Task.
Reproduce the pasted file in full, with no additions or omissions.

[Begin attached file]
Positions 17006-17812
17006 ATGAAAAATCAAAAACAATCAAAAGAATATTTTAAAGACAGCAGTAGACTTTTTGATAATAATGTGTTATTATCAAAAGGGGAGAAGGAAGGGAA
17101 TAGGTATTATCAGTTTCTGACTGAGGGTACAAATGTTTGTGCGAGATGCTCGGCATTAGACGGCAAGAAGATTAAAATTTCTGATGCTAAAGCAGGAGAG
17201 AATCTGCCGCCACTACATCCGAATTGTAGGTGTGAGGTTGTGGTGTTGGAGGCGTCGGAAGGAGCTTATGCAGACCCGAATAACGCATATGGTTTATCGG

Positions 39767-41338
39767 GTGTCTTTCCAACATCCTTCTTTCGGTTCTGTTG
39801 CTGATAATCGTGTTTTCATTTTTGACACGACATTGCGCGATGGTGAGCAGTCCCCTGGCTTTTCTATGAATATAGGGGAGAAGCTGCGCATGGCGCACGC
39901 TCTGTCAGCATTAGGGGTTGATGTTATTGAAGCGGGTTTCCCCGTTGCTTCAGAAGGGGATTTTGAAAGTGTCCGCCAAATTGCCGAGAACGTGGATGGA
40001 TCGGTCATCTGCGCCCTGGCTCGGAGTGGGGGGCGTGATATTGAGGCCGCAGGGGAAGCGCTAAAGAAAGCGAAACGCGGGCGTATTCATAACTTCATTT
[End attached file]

Positions 17006-17812
17006 ATGAAAAATCAAAAACAATCAAAAGAATATTTTAAAGACAGCAGTAGACTTTTTGATAATAATGTGTTATTATCAAAAGGGGAGAAGGAAGGGAA
17101 TAGGTATTATCAGTTTCTGACTGAGGGTACAAATGTTTGTGCGAGATGCTCGGCATTAGACGGCAAGAAGATTAAAATTTCTGATGCTAAAGCAGGAGAG
17201 AATCTGCCGCCACTACATCCGAATTGTAGGTGTGAGGTTGTGGTGTTGGAGGCGTCGGAAGGAGCTTATGCAGACCCGAATAACGCATATGGTTTATCGG

Positions 39767-41338
39767 GTGTCTTTCCAACATCCTTCTTTCGGTTCTGTTG
39801 CTGATAATCGTGTTTTCATTTTTGACACGACATTGCGCGATGGTGAGCAGTCCCCTGGCTTTTCTATGAATATAGGGGAGAAGCTGCGCATGGCGCACGC
39901 TCTGTCAGCATTAGGGGTTGATGTTATTGAAGCGGGTTTCCCCGTTGCTTCAGAAGGGGATTTTGAAAGTGTCCGCCAAATTGCCGAGAACGTGGATGGA
40001 TCGGTCATCTGCGCCCTGGCTCGGAGTGGGGGGCGTGATATTGAGGCCGCAGGGGAAGCGCTAAAGAAAGCGAAACGCGGGCGTATTCATAACTTCATTT